So you’ve planned your event months in advance. The venue is booked, catering ready to go, invites sent out, activities planned… everything set in motion. But then… disaster strikes.
You look at the weather.
70% chance of rain and thunderstorms. All-day.
You panic! How could this be happening?! You spent months planning this event, and now torrential downpour is threatening your big day. But have no fear: the day can surely be saved. We’ve got a few tricks up our sleeves to whip out when the weather gets rough, so you can be rest assured that your event will go as planned (albeit with a little change to ensure the weather doesn’t put a damper on things)! With that said, here is our foolproof method for banishing those gray clouds over your plans. (Metaphorically of course, unfortunately, we can’t control the weather — but wouldn’t that be neat?)
First… ask yourself these questions
The preparation for bad weather should come long before the 7-day forecast is out. In fact, you should be planning for the worst from the very beginning. Incorporating a “bad weather plan” into every single step of the planning process will be a lifesaver in the unlikely event you do face rain, hail, snow, heatwave, etc. While you’re doing the prep work, ask yourself these questions as you go:
1. What happens if you lose power?
With thunder and lightning storms, snow, etc, there is always a chance that the power could go out. In this case, you’ll definitely want to have backup power. Have discussions with the owners of the venue to see what their protocol is in the event of a power outage.
2. How are you going to ensure that the venue remains safe?
If the event is outside, wet or snow-covered, floors are going to be a hazard. Also, people may be tracking mud and water in from outside. If it snowed the night before, snow piled up outside the venue could also pose a major inconvenience and even danger. Work with the venue staff to come up with a plan to keep your attendees safe.
3. If worst comes to worst, will you be able to reschedule the event?
If the unthinkable happens and conditions become too hazardous to feasibly hold the event, then you will have to have a plan in place for rescheduling. Check with the venue when you are looking to book to see what their cancellation/rescheduling policy is.
When the show goes on
So the weather sucks, but everything is in place for the event to continue to run smoothly (albeit with a few new changes in place to accommodate for the inclement weather). How do you account for any hiccups? Here are some tips:
- Place large, absorbent floor mats at all of the entrances to the venue to minimize water on the floor.
- If your event is outdoors, make sure any slippery surfaces are covered with mats or blocked off accordingly.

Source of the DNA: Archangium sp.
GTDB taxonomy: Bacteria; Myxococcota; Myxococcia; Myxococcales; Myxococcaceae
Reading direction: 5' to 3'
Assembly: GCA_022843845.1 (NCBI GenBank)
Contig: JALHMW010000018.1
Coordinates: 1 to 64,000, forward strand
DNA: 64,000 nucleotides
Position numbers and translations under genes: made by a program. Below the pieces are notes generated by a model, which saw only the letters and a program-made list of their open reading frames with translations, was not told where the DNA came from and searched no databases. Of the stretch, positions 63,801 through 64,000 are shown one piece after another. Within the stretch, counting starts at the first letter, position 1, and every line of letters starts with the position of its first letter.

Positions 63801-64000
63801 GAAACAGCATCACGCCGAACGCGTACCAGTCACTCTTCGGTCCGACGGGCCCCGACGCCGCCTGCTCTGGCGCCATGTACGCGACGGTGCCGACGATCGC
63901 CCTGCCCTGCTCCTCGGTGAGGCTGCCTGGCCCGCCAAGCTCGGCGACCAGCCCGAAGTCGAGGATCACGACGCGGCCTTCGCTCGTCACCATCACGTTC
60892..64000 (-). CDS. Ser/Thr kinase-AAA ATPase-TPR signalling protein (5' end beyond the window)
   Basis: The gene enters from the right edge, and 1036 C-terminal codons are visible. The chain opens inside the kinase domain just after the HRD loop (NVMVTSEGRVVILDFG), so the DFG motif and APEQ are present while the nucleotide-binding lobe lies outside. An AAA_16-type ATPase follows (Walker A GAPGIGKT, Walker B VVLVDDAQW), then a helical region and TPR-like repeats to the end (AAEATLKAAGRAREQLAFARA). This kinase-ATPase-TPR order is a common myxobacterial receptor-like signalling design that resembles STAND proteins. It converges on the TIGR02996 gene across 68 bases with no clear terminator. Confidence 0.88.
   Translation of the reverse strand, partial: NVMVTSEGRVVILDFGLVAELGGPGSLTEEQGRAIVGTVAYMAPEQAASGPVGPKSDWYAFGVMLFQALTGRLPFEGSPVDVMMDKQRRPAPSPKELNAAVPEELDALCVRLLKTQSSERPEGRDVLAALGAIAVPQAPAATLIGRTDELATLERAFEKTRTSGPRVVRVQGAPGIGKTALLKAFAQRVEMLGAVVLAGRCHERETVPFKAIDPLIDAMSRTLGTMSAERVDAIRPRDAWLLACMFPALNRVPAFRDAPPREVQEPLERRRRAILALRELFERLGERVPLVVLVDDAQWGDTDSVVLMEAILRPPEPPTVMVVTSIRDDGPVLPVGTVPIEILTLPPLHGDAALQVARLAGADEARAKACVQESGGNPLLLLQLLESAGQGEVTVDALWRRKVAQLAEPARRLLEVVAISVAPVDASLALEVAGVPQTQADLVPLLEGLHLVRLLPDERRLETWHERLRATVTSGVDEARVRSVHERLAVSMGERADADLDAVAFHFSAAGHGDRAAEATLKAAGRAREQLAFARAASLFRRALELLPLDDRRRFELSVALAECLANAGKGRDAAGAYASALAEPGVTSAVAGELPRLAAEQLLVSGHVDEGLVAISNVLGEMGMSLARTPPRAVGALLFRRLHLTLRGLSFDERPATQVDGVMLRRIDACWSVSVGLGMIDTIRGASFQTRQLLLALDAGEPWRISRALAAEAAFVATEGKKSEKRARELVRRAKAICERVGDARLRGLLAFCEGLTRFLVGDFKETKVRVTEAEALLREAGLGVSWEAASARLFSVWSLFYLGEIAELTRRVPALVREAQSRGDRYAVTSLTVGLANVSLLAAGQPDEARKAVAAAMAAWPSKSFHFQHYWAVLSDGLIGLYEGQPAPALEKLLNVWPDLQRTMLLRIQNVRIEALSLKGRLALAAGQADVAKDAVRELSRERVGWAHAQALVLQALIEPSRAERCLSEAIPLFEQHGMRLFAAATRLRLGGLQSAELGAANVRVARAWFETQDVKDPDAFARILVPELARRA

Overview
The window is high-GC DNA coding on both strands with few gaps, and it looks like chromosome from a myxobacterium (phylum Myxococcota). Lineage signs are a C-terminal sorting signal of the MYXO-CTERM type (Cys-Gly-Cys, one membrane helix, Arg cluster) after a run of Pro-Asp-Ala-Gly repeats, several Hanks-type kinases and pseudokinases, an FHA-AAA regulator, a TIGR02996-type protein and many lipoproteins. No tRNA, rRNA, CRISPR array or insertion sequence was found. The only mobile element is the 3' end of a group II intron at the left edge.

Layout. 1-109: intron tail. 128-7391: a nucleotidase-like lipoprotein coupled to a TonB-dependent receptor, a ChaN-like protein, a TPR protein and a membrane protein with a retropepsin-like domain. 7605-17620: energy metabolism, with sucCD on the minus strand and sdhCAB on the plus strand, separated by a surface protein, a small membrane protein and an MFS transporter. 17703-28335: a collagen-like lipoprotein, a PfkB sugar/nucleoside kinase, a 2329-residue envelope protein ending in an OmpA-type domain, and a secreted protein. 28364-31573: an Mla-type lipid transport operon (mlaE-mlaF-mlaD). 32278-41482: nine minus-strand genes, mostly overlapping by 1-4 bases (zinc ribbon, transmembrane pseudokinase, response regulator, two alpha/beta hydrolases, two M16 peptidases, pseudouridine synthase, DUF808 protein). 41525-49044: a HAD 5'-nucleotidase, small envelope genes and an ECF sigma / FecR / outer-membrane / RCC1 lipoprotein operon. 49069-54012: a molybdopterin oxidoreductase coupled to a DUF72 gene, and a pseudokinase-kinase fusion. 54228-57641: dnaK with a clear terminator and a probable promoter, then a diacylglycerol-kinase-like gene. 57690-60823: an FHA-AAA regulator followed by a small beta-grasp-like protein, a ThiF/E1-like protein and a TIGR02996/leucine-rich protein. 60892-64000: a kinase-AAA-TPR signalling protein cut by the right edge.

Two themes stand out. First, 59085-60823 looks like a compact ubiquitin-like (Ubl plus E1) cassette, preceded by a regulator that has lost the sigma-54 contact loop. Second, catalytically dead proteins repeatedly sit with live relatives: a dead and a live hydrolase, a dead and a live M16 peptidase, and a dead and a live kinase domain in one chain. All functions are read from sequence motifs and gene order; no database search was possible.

- Mark any wet spots with the appropriate caution signs.
- Keep in touch with all of your vendors, as well as venue contacts. You will want to ensure that everyone is still able to arrive on time and as planned, and that the weather isn’t preventing any of your food, decor, etc from showing up on schedule.
- If the venue is outdoors, tents will be your best friend. Cover anything and everything, and make sure guests have plenty of refuge from the rain. You don’t want to force your attendees to stand out in the cold the entire time.
- Provide parkas and perhaps even umbrellas to guests. If your event is somewhat upscale and/or you have the budget to accommodate it, providing extra protection from the rain is a great way to ensure that your guests are comfortable and stay dry throughout the event.
If cancellation is in the cards…
Having to cancel or reschedule an event is a huge bummer. However, in the event that inclement weather poses safety hazards to your guests, it’s better to be safe than sorry. Bad weather can also affect transportation, so be mindful that many guests may be grateful to have the event rescheduled. Another tip is to read the fine print of the contract with your venue before you sign to see if they have what is called a force majeure clause. A force majeure clause is included in most venue contracts to protect the facility from being held liable if they are not able to hold up their end of the agreement due to circumstances out of their control, i.e. natural disasters.
Bad weather doesn’t have to mean a bad event. Your attendees can still have a blast, and they might even forget about the dreadful weather outside. But in the event that you do have to cancel, don’t feel bad about it either. These things happen, which is why having a plan from the very beginning is essential.